FOR THE ❤ OF ANIMALS · October 18th, 2020
It was a busy Saturday at Murrieta Oaks Veterinary Hospital; everyone was working hard to help all the pets that were coming through the door. We had seen a big variety of patients: from the young to the elderly, the healthy to the sick.
I got that typical sinking feeling when I saw that my 2 p.m. appointment was for euthanasia. These are never easy appointments and are always emotional. In walked Sheba, a 9-month-old female German shepherd with a bandage covering her right front leg. I was confused as to how this would be a euthanasia appointment. I was handed the medical record from VCA California Veterinary Specialists, which showed that Sheba had been seen for a large wound on her front leg. They had placed her under anesthesia and treated the wound, then applied the bandage.
Like all of us, Sheba’s owners had never imagined this would happen to their puppy. They had worked hard and stretched themselves thin to afford the emergency visit. They were heartbroken to hear, when they picked up Sheba from the emergency hospital, that her injury was severe enough that it was going to require long-term (and very costly) bandage changes or an expensive amputation — or they would have to surrender her to a rescue or euthanize.
I removed the bandage to evaluate the wound. It was a large wound over the inside of the right front leg, from above the wrist down past her dewclaw. There was a lot of tissue damage, and underlying structures were visible. It was an extensive wound, but my gut told me that this would heal, given the right support.
My next step was to talk to Sheba’s owners. They were absolutely heartbroken that Sheba was injured, and they felt hopeless that there would be a solution that could fit their budget and allow Sheba to get the care she desperately needed. They had spent all the money they had on her emergency visit and were then told by the emergency doctor that they would be facing thousands of dollars more to treat Sheba.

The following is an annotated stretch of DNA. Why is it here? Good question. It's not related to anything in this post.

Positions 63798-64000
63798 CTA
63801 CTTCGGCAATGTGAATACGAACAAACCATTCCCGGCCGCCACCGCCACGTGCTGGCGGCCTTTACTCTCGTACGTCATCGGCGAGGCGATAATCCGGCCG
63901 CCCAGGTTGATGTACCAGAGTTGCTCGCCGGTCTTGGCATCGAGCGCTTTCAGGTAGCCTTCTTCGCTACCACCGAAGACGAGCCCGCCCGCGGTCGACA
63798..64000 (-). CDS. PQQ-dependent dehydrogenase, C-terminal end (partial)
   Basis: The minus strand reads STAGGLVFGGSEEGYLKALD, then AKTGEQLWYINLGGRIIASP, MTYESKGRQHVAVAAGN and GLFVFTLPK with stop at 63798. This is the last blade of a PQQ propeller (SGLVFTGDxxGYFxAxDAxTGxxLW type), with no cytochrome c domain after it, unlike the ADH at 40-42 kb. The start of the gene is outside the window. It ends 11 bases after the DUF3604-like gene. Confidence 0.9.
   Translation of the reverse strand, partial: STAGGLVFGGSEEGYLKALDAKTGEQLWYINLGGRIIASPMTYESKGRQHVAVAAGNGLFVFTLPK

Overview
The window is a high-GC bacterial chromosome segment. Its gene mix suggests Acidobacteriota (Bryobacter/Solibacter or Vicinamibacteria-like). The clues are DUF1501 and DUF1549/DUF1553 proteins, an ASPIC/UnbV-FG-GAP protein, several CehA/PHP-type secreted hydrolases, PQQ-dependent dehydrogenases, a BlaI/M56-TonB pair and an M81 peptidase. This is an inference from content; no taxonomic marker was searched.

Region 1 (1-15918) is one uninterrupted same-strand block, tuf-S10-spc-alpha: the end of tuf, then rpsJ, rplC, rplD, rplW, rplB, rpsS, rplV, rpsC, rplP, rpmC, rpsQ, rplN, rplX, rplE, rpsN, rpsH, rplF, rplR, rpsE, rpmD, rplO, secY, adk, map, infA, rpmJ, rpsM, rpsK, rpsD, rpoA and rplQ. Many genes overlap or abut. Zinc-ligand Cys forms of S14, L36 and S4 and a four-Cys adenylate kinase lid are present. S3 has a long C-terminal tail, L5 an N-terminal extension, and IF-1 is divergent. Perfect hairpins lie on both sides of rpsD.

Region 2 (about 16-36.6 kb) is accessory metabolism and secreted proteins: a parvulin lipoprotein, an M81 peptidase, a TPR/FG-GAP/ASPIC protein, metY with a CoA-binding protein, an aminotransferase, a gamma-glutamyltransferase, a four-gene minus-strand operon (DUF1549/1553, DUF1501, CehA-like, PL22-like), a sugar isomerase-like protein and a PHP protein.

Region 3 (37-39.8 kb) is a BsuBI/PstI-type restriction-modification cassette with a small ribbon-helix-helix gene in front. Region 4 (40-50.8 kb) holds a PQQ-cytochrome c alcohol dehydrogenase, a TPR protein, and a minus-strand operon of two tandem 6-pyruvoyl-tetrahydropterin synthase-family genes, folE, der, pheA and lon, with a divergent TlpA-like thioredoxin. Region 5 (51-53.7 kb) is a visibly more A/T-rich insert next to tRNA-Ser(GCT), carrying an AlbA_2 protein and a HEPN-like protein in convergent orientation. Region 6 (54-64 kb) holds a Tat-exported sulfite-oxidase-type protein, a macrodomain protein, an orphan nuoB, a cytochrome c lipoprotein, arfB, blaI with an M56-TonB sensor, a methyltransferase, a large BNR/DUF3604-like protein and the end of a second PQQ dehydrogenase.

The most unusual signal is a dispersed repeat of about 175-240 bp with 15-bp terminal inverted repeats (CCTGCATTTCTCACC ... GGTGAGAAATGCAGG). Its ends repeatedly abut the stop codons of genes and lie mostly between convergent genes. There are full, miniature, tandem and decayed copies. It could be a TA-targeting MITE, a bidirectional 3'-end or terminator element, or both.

I just couldn’t see euthanizing a young, otherwise healthy puppy for something that could heal. I told the owners, “Let’s not worry about the money, and let’s try to find a solution for Sheba.”
She was going to need bandage changes and oral medication. She was going to need to be confined to a kennel and kept indoors. We decided it would be best to keep Sheba at our hospital during the healing process.
Sheba was the best patient. She was happy to hang out with us in her kennel. She got her bandages changed every day for awhile, then we were able to start spreading them out more. The healing went very well. The wound filled in, and the new skin started growing. In the last weeks of healing, Sheba would lie down and let us change the bandage with hardly a wiggle.
Tricia, our hospital manager, worked with Sheba’s owners to help us cover the costs of bandage changes and drugs. The owners called on a regular basis to check on Sheba. We all bonded with Sheba while she was here.
The happiest day was when Sheba finally got to go home after spending a month at Murrieta Oaks Veterinary Hospital. Sheba jumped into her owners’ arms and kissed her kids.
This is why we work so hard and sacrifice so much. We know how much joy pets bring to our lives, and we want to see them live their best lives. We may not be able to save them all, but we sure can make a difference!